Yarn manufacturers to protest against export duty


Farhan Zaheer May 14, 2010

KARACHI: The All Pakistan Textile Mills Association (Aptma) on Thursday decided to stage a two-day strike every week against the government’s decision to levy 15 per cent regulatory duty on yarn exports.

The Cabinet Committee on Textiles, in its meeting on Wednesday, had decided to slap a 15 per cent regulatory duty on yarn exports, meeting a longstanding demand of the value added textile sector. “We cannot export yarn anymore after the imposition of 15 per cent duty,” Aptma Chairman Anwar Ahmed Tata said. “The government has forced us to go on strike and we have decided to stage a strike every Tuesday and Wednesday.” “Cotton is being imported to produce yarn, how can we import cotton whose prices have doubled in the last few months, make yarn and then export it with 15 per cent regulatory duty,” Tata asked.

Aptma and the value added textile sector have locked horns over the issue of yarn exports after its prices rose sharply in the first 10 months (July-April) of the current fiscal year. After a series of meetings with the textile ministry, both the parties were waiting for a final decision in their favour. On Wednesday, the cabinet committee with the consent of the textile ministry placed 15 per cent duty on yarn exports. Jawed Bilwani, Chairman Pakistan Apparel Forum, an umbrella association of over a dozen value added textile associations, said that the government has taken the right decision of putting 15 per cent duty on yarn exports.

“The government has finally come to a decision after 10 months of long wait. Anyway we welcome the imposition of duty on yarn exports,” said Bilwani. “Although we requested the government to completely ban yarn exports for the next two months or put a 25 per cent duty, the 15 per cent duty will help ease the value added sector’s problems,” he said, adding “India had surplus yarn but despite that they banned yarn exports in the national interest and that was what we were expecting from our government.” On the claim of Aptma members that they could not export yarn with this levy, he said “there is nothing like this and they can export even with 15 per cent duty.”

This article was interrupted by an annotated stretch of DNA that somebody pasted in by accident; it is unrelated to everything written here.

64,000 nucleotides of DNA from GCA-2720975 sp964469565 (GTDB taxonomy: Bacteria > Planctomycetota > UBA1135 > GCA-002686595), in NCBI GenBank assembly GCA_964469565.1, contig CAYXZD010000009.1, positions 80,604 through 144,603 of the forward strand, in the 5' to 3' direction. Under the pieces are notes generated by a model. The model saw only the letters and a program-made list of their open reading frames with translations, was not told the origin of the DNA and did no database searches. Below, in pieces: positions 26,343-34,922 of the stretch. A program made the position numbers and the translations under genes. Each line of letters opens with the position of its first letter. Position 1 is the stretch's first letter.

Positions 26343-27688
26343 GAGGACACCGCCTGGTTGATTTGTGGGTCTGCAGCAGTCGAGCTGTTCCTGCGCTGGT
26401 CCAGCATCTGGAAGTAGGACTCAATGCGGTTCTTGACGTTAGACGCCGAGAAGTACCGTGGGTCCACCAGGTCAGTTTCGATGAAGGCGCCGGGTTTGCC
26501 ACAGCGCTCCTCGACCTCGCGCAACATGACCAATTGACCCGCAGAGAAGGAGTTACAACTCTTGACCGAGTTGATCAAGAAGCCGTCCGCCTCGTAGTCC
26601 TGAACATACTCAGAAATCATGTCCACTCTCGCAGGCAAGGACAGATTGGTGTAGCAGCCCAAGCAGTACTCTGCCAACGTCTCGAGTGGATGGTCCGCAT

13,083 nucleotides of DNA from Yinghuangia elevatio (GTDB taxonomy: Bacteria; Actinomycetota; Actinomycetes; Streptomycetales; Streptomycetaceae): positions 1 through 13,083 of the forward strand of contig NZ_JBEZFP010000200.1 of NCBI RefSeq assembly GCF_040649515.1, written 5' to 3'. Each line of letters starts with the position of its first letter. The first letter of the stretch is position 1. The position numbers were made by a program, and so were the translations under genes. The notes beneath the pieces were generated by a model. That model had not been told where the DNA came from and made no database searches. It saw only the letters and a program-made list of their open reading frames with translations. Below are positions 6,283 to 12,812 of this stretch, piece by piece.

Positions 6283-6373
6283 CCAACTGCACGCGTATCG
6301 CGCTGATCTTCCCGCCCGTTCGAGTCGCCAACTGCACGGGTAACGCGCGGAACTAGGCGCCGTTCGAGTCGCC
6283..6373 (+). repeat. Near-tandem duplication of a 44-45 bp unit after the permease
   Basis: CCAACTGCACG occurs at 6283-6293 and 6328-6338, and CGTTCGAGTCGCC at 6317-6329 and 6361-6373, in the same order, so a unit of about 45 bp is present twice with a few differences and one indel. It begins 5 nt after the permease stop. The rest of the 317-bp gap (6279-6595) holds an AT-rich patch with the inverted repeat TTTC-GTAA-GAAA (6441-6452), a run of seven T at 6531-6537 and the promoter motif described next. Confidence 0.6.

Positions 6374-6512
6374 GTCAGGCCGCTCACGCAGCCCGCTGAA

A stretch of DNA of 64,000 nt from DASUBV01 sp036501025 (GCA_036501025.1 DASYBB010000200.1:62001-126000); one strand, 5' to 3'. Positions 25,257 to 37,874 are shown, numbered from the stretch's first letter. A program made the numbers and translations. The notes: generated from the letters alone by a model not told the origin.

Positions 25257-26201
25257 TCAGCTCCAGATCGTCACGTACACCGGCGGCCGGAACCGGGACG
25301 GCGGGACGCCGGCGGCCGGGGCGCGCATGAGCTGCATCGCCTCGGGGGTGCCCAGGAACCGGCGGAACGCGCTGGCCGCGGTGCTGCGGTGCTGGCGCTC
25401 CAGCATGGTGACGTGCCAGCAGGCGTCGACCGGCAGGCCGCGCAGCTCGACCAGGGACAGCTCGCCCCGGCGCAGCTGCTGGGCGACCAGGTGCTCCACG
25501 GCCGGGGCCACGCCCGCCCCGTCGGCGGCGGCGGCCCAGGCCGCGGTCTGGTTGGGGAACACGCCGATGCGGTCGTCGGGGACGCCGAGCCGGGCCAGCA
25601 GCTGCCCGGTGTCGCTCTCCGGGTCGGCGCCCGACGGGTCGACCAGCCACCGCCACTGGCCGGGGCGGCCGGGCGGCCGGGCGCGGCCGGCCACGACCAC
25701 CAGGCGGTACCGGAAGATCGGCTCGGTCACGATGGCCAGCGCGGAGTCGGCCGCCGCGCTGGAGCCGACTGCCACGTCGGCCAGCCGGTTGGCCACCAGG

Published in the Express Tribune, May 14th, 2010.

COMMENTS (2)

muhammed ashraf gandhi | 10 years ago | Reply the best answer to the headon collision between spinning and value added industry is to disallow export of counts less than 35
Ahamad Niazi | 10 years ago | Reply Great. Now Pakistan's only industry is going down too. It is a shame. Because of these conflicting decisions benefiting one and inflicting loss on others, it is not hard to imagine that many of local manufacturers will just pack up and go to other countries like Bangladesh and Iran which are more hospitable and conductive for business than here. Why would they stay here while they can get cheap uninterrupted power supply and skilled labor in a peaceful environment abroad? One wonders what would happen to poor Pakistani workforce once the investors go abroad.
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